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Pollinators in Spring - MaryBeth Reid

Having lived and worked in the northeast for most of my life, May has always been one of my favorite months of the year. When I started beekeeping many years ago, it became even more so! It’s such a time of vibrant awakening. As the weather truly begins to warm, the landscape starts to explode with color – flowering trees, wildflowers in meadows, and all kinds of gardens bursting with life. Behind all this floral abundance is a hidden collaboration, a vital partnership between plants and a diverse group of pollinators.

Honeybees are one of the members of this pollinator team. Their social colonies, led by a queen bee, are marvels of organization. Worker bees, all female, dedicate their lives to the hive. They forage for nectar and pollen, the colony's fuel and building blocks. The honeybee life cycle is a remarkable feat of nature. Eggs laid by the queen hatch into larvae, which are fed a protein-rich concoction called royal jelly. Some larvae develop into worker bees, while others become drones (males) or a new queen. In this region, the honeybee queen starts to lay eggs in January. This new brood aids in replacing some of the workers that have died over winter, and ensures there is a strong workforce ready to go out and forage for nectar and pollen just when the flowers start to bloom in early spring. After living off their stored honey through the winter, they are ready to get out and get some fresh food. Some of the early flowers that honey bees visit for their first fresh meal in early spring in this area include skunk cabbage, maple flowers, and dandelion. As the season progresses, more and more flowers will bloom, providing a constant supply of food for these busy insects.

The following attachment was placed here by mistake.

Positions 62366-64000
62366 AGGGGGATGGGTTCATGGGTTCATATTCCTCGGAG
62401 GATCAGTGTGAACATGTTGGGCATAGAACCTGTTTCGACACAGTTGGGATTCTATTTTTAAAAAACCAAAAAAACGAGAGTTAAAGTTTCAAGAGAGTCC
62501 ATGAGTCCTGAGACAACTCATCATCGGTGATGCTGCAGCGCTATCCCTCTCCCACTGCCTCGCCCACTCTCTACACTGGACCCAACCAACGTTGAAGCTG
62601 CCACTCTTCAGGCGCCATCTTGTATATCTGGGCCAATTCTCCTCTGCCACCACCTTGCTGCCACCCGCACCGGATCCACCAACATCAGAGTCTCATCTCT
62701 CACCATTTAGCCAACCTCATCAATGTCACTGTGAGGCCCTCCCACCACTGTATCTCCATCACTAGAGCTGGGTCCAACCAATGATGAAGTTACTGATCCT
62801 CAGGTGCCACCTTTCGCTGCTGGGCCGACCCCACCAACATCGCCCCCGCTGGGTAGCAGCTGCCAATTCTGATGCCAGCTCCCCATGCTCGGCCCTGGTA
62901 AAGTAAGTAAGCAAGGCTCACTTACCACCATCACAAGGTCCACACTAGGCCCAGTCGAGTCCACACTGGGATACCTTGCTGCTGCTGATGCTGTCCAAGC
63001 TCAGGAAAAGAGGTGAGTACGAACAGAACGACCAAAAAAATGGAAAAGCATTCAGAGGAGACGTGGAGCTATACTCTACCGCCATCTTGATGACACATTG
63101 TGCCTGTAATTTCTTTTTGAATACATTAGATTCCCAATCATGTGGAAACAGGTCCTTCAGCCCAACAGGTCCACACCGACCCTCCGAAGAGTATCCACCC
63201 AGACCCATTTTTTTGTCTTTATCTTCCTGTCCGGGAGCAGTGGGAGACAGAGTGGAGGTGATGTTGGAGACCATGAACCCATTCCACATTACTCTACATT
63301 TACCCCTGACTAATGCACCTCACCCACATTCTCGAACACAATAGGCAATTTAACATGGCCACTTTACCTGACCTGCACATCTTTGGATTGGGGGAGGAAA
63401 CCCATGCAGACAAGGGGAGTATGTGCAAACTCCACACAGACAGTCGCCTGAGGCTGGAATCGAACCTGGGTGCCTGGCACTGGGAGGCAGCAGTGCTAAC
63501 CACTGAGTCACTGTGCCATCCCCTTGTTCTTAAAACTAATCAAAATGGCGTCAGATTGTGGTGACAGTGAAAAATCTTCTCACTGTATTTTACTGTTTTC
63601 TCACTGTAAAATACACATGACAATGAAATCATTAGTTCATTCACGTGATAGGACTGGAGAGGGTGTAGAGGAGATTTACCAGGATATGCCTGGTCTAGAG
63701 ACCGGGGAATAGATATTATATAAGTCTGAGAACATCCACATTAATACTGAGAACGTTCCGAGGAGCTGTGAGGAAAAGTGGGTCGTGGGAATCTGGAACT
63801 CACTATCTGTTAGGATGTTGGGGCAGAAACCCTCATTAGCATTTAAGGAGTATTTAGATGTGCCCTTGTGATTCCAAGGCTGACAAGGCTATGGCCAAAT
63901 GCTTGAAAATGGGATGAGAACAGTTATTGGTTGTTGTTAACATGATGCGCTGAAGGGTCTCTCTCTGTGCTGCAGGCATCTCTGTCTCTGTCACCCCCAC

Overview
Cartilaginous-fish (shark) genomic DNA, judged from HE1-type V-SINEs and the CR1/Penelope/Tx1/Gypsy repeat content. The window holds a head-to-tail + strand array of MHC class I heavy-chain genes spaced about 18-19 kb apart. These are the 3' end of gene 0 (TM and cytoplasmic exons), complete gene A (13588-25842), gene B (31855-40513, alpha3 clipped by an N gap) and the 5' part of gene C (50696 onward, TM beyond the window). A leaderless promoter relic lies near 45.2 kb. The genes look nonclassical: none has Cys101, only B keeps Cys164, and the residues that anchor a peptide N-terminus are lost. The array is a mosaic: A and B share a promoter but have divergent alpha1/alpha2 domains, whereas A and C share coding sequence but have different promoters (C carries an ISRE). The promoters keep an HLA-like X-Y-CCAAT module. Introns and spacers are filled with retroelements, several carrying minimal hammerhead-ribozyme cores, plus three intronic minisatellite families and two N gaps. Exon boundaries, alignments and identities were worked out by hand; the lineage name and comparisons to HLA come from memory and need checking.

The more I have gotten to know honeybees, the more passionate I have become about them. Here on the farm, I love speaking with my coworkers about their encounters with honeybees and other pollinators when they are out in the field or out and about on the farm. One day when I got to work, the farm manager heard a loud buzzing sound and excitedly told me he thought there was a honeybee swarm in the large white pine by the door to the farmhouse. When I went out to investigate, I realized that it was not a swarm, but rather many, many bees foraging for pine pollen from that huge old tree. When you walk underneath that tree for several days in the spring each year, you can hear the loud and happy-sounding buzz of bees foraging. It’s an incredible experience.

On the next warm sunny day, go seek out a flowering tree, like a fruit, maple or willow tree that is just starting to bloom, and stand or sit underneath it for a while. See if you can hear the buzz. If you spend some time you will start to see all the bees, including honeybees, going from flower to flower. Perhaps you will see their little pollen sacs, full of pollen. You also may catch glimpses of other pollinators such as bumblebees, butterflies, hummingbirds, or even some wasps. It’s a beautiful dance to witness. Ah May, how I do love thee!

If you’d like to learn more about pollinators and about edible wild plants that feed both pollinators and humans alike, join my brilliant co-worker Sarah Lucas and me for a Wild Edible Walk and Pollinator Talk on Sunday, June 9th!


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